One of the key Democratic Party complaints about the GOP tax reform plan has been the argument that it doesn't do enough for small businesses and the middle class. And now we have a potential game-changer with Wisconsin Republican Senator Ron Johnson essentially joining in the same chorus and vowing he won't vote for the bill in its current form.
Johnson's main objection is the fact that the Republican tax reform bills in both the House and Senate do not cut tax rates as generously for smaller businesses that are taxed at so-called "pass-through" rates. To be specific, the current GOP tax reform bills in both houses of Congress slash the corporate rate from 35 to 20 percent. But sole proprietors, partnerships, and S-corporations currently taxed at individual income-tax rates as high as 39.6 percent, would only see a reduction to 25 percent in the House bill and an even smaller reduction in the current Senate version.
A report surfaced Wednesday that the Senate GOP will make further changes to the "pass-through" tax cuts, but Johnson is clearly not happy with the process so far.
Johnson is trying his best not to appear to be a spoilsport about this. Appearing on CNBC's Squawk Box Thursday morning, he talked repeatedly about how he wants to fix the problem to get a bill passed. He even said that President Donald Trump promised him to address the issue, quoting the president as saying "I will work my tail off over the weekend to fix this problem."
But nobody really needs to work anyone's tail off here. The best move for the White House and the congressional GOP is to simply call the Democrats' and Johnson's bluff and just cut the rate on pass-throughs to 20 percent, and find one or two more places to cut individual middle class taxes too.
And when they do that, they can sit and watch as the Democrats and maybe a few wary Republicans like Johnson have the audacity to move the goal posts again. I'd give the chances of that happening even money.
That's right. Here's what they'll say: How can the Republicans further cut taxes without facing a major backlash from conservative deficit hawks and non-partisan fiscal watchdogs? Won't more tax cuts reduce revenues more and add to the already scandalous $1.7 trillion the CBO estimates the Republican tax reform will add to the debt?
Can we get real please?
All this hand-wringing and crying about reduced tax revenue is really beside the point. Revenue is not the problem. Even if record amounts of it came pouring into the Treasury say, right now, government spending would not be able to balance the books anyway. How do we know this? Because it just keeps happening. It happened again last month as the federal government took in a record, as in record high, $235.3 billion in tax revenue. But it still ran a deficit for October of $63 billion.
Have a nice day.
With record inflows still not stemming the tide of irresponsible spending, worrying about revenue is like worrying about whether an alcoholic is getting enough booze.
When members of Congress from either party focus on revenues without promising major spending cuts and reforms it's just a distraction technique. The problem is spending and out of control liabilities Washington refuses to reform like Social Security and Medicare. The government needs to learn some fiscal restraint.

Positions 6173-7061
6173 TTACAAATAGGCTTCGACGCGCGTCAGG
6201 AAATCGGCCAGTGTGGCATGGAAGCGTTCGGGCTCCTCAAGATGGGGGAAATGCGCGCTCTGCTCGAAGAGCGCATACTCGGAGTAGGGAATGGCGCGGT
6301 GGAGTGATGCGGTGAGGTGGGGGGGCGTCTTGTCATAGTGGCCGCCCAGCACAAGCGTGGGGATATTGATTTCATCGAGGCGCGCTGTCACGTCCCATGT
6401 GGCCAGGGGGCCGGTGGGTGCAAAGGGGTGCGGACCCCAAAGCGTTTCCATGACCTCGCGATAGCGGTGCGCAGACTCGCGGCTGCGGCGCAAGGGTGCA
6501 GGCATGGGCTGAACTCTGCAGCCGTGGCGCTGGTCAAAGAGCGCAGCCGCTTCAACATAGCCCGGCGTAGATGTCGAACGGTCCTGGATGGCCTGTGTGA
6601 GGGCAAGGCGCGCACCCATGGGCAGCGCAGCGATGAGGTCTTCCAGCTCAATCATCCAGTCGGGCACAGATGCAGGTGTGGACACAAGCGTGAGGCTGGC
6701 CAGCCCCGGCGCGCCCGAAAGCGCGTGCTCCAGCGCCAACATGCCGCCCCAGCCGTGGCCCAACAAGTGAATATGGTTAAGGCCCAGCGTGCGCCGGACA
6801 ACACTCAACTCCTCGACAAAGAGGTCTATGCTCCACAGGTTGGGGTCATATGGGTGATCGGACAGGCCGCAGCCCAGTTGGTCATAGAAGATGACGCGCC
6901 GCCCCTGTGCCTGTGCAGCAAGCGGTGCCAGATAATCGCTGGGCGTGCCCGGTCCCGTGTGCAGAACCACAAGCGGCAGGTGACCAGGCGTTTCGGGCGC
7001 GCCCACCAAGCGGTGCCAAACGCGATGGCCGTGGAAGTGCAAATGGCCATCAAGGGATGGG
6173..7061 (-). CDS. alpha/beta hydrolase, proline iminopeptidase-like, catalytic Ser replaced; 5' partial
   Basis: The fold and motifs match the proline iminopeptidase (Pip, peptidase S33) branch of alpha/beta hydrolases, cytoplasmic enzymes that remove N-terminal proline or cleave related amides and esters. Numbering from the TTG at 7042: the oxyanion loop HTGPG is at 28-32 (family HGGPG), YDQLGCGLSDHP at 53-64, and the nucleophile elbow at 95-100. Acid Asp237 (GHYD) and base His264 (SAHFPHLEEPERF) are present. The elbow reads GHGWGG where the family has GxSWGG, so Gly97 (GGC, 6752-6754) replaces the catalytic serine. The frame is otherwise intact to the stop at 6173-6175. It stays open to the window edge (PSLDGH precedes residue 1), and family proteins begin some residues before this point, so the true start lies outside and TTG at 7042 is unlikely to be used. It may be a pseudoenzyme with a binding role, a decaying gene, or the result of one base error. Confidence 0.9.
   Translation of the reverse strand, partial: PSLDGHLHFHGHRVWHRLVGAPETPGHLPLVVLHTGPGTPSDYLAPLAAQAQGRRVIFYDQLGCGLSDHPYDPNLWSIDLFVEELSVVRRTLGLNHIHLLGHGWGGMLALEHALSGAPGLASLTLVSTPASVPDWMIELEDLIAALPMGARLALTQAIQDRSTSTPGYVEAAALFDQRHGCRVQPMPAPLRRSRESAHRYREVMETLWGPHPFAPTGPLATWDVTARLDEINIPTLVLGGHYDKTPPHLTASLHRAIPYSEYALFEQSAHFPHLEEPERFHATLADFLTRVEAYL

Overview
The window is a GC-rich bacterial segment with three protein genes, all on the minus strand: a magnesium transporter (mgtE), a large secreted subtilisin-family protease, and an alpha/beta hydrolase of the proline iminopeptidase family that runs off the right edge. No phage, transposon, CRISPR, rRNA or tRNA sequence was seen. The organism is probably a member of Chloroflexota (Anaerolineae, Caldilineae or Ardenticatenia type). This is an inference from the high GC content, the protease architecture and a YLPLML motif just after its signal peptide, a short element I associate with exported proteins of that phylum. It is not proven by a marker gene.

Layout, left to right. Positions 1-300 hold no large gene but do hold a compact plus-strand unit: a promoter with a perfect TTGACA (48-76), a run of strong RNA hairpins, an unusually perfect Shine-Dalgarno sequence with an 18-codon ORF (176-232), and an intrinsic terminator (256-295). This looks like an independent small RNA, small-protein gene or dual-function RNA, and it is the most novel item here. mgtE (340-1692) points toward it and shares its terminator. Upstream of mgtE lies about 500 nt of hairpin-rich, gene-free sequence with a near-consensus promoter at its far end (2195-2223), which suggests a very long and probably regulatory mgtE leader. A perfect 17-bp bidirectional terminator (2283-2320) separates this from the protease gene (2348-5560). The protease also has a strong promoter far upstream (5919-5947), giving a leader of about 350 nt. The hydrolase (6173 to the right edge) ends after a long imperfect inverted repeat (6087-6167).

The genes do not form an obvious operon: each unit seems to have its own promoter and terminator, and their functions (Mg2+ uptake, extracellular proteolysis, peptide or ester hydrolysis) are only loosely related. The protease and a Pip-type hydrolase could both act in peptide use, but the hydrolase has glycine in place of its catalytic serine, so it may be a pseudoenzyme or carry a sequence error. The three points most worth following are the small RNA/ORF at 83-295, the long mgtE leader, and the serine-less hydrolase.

Good luck with that.
With that in mind, let's get back to the current realities facing the Republicans and this tax bill. They can keep pretending that the tax reform battle is about revenue balance sheets and deficits or they can start to realize they must do a better job of convincing the public to get behind the idea.
Speaking of the public, the latest polls show they basically hate the GOP tax reform plan. When the voters are telling the pollsters they don't believe or like the tax cuts Washington is promising them, it's time to make a different and more believable promise.
The Republicans almost got there with the doubling of the standard deduction that the overwhelming majority of tax filers would enjoy. But then they messed much of that up by eliminating many other deductions that benefit a lot of those same non-itemizing tax filers. The simple fix for that is to keep that plan to double the standard deduction and stop messing with everything else.
But doing that, along with allowing smaller businesses to get in on that 20 percent corporate rate still won't be enough if people like President Trump, Speaker Paul Ryan, and other Republicans don't do a better job of selling the plan to the public. To do that, they'll have to make those middle class tax cuts the first and last thing they talk about in every interview, rally speech, and tweet. Otherwise, the Democrats, the news media, and plenty of Republicans will still see it as a giveaway to the rich.
Both parties have an ugly not-so-secret secret that they do not really do very much for the middle class. But when they stop even pretending to put the middle class first, they really fall flat on their faces. Every other concern the GOP tax reformers have about the fate of their bill pales in comparison to losing the argument about middle class tax cuts. Senator Johnson is doing them a favor really in pointing this out. They ignore him, and the polls, at their great peril.
Commentary by Jake Novak, CNBC.com senior columnist. Follow him on Twitter @jakejakeny.
For more insight from CNBC contributors, follow @CNBCopinion on Twitter.